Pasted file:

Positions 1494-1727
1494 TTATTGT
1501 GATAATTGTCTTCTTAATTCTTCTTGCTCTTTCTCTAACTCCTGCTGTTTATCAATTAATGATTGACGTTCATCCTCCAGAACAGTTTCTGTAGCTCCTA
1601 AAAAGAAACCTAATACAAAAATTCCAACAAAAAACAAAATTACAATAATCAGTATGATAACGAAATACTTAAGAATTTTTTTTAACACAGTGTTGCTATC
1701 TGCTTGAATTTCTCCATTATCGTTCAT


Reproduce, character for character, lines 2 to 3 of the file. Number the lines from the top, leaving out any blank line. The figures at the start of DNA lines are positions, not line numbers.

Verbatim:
1494 TTATTGT
1501 GATAATTGTCTTCTTAATTCTTCTTGCTCTTTCTCTAACTCCTGCTGTTTATCAATTAATGATTGACGTTCATCCTCCAGAACAGTTTCTGTAGCTCCTA